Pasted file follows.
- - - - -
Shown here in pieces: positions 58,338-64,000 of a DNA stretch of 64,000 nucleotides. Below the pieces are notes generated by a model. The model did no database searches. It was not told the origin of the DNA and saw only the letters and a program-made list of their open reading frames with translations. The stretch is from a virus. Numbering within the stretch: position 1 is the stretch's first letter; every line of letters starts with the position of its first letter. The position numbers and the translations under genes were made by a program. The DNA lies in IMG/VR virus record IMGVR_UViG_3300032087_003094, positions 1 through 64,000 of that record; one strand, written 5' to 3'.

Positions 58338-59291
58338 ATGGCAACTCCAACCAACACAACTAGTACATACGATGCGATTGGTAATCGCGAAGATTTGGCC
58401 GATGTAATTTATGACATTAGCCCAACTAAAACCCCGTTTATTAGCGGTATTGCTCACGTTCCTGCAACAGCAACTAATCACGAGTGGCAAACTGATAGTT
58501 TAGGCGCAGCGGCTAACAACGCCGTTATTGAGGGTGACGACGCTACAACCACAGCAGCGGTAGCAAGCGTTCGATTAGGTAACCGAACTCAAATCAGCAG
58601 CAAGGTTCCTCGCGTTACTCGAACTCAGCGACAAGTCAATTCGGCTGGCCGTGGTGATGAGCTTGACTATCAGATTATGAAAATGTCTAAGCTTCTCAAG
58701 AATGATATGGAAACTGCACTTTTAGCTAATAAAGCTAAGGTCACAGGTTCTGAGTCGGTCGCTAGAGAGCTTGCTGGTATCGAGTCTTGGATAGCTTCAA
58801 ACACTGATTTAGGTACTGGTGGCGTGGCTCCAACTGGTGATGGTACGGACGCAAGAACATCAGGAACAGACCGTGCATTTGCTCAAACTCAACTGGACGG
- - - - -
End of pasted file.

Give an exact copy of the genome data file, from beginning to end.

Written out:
Shown here in pieces: positions 58,338-64,000 of a DNA stretch of 64,000 nucleotides. Below the pieces are notes generated by a model. The model did no database searches. It was not told the origin of the DNA and saw only the letters and a program-made list of their open reading frames with translations. The stretch is from a virus. Numbering within the stretch: position 1 is the stretch's first letter; every line of letters starts with the position of its first letter. The position numbers and the translations under genes were made by a program. The DNA lies in IMG/VR virus record IMGVR_UViG_3300032087_003094, positions 1 through 64,000 of that record; one strand, written 5' to 3'.

Positions 58338-59291
58338 ATGGCAACTCCAACCAACACAACTAGTACATACGATGCGATTGGTAATCGCGAAGATTTGGCC
58401 GATGTAATTTATGACATTAGCCCAACTAAAACCCCGTTTATTAGCGGTATTGCTCACGTTCCTGCAACAGCAACTAATCACGAGTGGCAAACTGATAGTT
58501 TAGGCGCAGCGGCTAACAACGCCGTTATTGAGGGTGACGACGCTACAACCACAGCAGCGGTAGCAAGCGTTCGATTAGGTAACCGAACTCAAATCAGCAG
58601 CAAGGTTCCTCGCGTTACTCGAACTCAGCGACAAGTCAATTCGGCTGGCCGTGGTGATGAGCTTGACTATCAGATTATGAAAATGTCTAAGCTTCTCAAG
58701 AATGATATGGAAACTGCACTTTTAGCTAATAAAGCTAAGGTCACAGGTTCTGAGTCGGTCGCTAGAGAGCTTGCTGGTATCGAGTCTTGGATAGCTTCAA
58801 ACACTGATTTAGGTACTGGTGGCGTGGCTCCAACTGGTGATGGTACGGACGCAAGAACATCAGGAACAGACCGTGCATTTGCTCAAACTCAACTGGACGG